The emotional roller coaster of a contemporary white family in crisis, tempered by a touch of magic and a resilient, likable...

SKELETON TREE

When white, zombie-obsessed, 12-year-old Stanly discovers a human skeleton growing up from his backyard—beginning as a single fingertip—he sees opportunity.

Photographing and writing about this, he reasons, may lead to winning the Young Discoverer’s Prize, which will bring Dad back from 1,500 miles away, and then his little sister, Miren, might stop getting sicker. This ambitious debut story of magical thinking keeps a mostly light tone despite the worsening gravity of Miren’s health throughout. It is peppered with whimsical asides and anatomical jokes in addition to homespun tales from Ms. Francine, part-time cook and child care helper from Kyrgyzstan. Stanly tries to keep his (literally) growing secret confined to his OCD–diagnosed best friend, Jaxon (who has a “cloud of black hair” but is otherwise racially unidentified). Miren quickly finds out, but although she can’t keep a secret, overworked, underpaid, and worried Mom is literally unable to see the skeleton, dubbed Princy by Miren. Conversely, the wise, folkloric Ms. Francine reacts, from the first phalangeal breakthrough, “like she was remembering something sad and happy all at once.” The close-third-person narrative doggedly expresses Stanly’s struggles with conflicting thoughts and emotions—but also keeps action rolling. Stanly copes well with problems ranging from the mundane (ineffectual cameras) to the extraordinary (photographing an evasive skeleton) to the heart-wrenching (a gravely ill sister; burdened parents).

The emotional roller coaster of a contemporary white family in crisis, tempered by a touch of magic and a resilient, likable protagonist. (Fiction. 9-12)

Pub Date: Sept. 26, 2017

ISBN: 978-1-338-04270-2

Page Count: 240

Publisher: Scholastic

Review Posted Online: June 14, 2017

Kirkus Reviews Issue: July 1, 2017

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A deftly told story that dramatizes how Danes appointed themselves bodyguards—not only for their king, who was in the habit...

NUMBER THE STARS

The author of the Anastasia books as well as more serious fiction (Rabble Starkey, 1987) offers her first historical fiction—a story about the escape of the Jews from Denmark in 1943.

Five years younger than Lisa in Carol Matas' Lisa's War (1989), Annemarie Johansen has, at 10, known three years of Nazi occupation. Though ever cautious and fearful of the ubiquitous soldiers, she is largely unaware of the extent of the danger around her; the Resistance kept even its participants safer by telling them as little as possible, and Annemarie has never been told that her older sister Lise died in its service. When the Germans plan to round up the Jews, the Johansens take in Annemarie's friend, Ellen Rosen, and pretend she is their daughter; later, they travel to Uncle Hendrik's house on the coast, where the Rosens and other Jews are transported by fishing boat to Sweden. Apart from Lise's offstage death, there is little violence here; like Annemarie, the reader is protected from the full implications of events—but will be caught up in the suspense and menace of several encounters with soldiers and in Annemarie's courageous run as courier on the night of the escape. The book concludes with the Jews' return, after the war, to homes well kept for them by their neighbors.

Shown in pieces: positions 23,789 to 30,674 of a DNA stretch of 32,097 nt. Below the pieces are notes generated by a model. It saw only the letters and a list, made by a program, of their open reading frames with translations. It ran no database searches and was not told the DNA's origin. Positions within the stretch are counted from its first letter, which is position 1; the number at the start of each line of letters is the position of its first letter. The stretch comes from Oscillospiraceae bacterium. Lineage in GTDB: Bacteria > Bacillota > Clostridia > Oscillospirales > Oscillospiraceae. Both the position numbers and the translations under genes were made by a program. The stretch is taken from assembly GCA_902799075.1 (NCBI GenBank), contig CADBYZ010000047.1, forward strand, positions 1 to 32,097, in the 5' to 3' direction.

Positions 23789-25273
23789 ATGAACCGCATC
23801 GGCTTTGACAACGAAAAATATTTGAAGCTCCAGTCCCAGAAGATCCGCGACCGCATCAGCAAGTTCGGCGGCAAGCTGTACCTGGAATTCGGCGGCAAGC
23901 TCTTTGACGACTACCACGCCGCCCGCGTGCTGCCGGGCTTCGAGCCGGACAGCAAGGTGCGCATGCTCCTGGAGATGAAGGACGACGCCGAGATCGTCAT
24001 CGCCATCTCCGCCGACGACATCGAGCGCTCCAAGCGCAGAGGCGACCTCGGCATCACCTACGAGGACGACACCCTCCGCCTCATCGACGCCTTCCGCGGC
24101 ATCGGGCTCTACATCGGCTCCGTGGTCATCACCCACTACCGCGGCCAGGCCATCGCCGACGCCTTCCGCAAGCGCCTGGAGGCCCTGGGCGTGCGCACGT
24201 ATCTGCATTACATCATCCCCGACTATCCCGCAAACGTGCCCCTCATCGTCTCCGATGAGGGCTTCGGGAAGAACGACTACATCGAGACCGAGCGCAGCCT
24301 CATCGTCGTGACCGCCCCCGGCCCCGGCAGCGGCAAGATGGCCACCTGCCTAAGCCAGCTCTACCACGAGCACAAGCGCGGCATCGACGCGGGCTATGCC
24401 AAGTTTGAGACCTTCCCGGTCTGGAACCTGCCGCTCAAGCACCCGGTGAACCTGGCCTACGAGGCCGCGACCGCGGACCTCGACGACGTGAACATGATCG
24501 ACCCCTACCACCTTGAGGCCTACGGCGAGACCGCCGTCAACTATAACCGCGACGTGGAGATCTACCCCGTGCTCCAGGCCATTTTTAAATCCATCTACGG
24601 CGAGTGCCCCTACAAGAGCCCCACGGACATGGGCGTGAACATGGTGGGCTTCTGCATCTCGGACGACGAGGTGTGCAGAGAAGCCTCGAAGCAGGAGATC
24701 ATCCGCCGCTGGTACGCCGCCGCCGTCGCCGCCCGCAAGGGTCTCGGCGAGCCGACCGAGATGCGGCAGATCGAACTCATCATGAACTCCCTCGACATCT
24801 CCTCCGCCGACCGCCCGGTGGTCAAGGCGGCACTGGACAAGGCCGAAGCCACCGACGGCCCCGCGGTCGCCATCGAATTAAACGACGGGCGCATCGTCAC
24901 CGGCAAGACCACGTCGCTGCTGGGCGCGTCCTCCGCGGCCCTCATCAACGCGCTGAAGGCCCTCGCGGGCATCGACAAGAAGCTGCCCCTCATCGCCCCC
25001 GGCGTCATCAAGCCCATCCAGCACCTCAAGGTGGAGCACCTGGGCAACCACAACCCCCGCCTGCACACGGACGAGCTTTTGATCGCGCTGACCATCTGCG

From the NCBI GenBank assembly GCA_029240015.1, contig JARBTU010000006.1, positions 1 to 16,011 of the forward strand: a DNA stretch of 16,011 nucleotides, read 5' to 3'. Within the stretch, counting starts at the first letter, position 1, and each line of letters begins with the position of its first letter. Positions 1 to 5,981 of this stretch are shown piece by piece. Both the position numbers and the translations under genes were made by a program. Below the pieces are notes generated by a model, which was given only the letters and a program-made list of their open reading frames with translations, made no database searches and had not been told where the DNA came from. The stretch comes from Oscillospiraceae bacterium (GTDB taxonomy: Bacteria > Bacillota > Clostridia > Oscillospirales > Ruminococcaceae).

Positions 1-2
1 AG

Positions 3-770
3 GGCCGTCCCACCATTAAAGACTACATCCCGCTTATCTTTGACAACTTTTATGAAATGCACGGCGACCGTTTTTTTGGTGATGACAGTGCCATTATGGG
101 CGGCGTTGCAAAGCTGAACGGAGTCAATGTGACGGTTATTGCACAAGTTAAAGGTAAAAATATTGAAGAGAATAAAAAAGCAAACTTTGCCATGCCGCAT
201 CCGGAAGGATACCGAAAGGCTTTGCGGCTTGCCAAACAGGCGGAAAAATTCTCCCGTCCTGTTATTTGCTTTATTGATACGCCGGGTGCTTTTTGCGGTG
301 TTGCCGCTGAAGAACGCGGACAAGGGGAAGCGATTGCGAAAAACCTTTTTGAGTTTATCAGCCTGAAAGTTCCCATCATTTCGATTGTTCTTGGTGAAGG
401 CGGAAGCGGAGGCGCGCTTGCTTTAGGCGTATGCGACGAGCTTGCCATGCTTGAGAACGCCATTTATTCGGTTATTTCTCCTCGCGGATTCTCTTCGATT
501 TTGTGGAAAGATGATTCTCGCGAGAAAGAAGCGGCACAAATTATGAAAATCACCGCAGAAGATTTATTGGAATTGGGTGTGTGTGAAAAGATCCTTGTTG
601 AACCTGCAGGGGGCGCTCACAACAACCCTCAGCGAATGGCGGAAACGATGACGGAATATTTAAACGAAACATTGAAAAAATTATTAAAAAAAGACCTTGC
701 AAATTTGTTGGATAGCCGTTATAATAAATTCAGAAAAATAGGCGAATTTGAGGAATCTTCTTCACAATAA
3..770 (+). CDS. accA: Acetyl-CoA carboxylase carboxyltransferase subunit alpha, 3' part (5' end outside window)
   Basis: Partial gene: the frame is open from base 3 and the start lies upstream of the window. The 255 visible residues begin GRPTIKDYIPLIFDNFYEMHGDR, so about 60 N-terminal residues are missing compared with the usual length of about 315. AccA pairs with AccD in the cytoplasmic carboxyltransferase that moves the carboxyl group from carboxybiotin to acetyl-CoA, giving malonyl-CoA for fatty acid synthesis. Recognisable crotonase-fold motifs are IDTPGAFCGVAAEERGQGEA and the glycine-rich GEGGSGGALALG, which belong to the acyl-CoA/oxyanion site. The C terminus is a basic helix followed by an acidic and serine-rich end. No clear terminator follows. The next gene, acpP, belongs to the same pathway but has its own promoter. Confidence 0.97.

A deftly told story that dramatizes how Danes appointed themselves bodyguards—not only for their king, who was in the habit of riding alone in Copenhagen, but for their Jews. (Historical fiction. 9-12)

Pub Date: April 1, 1989

ISBN: 0547577095

Page Count: 156

Publisher: Houghton Mifflin

Review Posted Online: Oct. 17, 2011

Kirkus Reviews Issue: March 15, 1989

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Falters in its oversimplified portrayal of a complicated region and people.

GROUND ZERO

Parallel storylines take readers through the lives of two young people on Sept. 11 in 2001 and 2019.

In the contemporary timeline, Reshmina is an Afghan girl living in foothills near the Pakistan border that are a battleground between the Taliban and U.S. armed forces. She is keen to improve her English while her twin brother, Pasoon, is inspired by the Taliban and wants to avenge their older sister, killed by an American bomb on her wedding day. Reshmina helps a wounded American soldier, making her village a Taliban target. In 2001, Brandon Chavez is spending the day with his father, who works at the World Trade Center’s Windows on the World restaurant. Brandon is heading to the underground mall when a plane piloted by al-Qaida hits the tower, and his father is among those killed. The two storylines develop in parallel through alternating chapters. Gratz’s deeply moving writing paints vivid images of the loss and fear of those who lived through the trauma of 9/11. However, this nuance doesn’t extend to the Afghan characters; Reshmina and Pasoon feel one-dimensional. Descriptions of the Taliban’s Afghan victims and Reshmina's gentle father notwithstanding, references to all young men eventually joining the Taliban and Pasoon's zeal for their cause counteract this messaging. Explanations for the U.S. military invasion of Afghanistan in the author’s note and in characters’ conversations too simplistically present the U.S. presence.

Falters in its oversimplified portrayal of a complicated region and people. (author’s note) (Fiction. 9-12)

Pub Date: Feb. 2, 2021

ISBN: 978-1-338-24575-2

Page Count: 336

Publisher: Scholastic

Review Posted Online: Dec. 15, 2020

Kirkus Reviews Issue: Jan. 1, 2021

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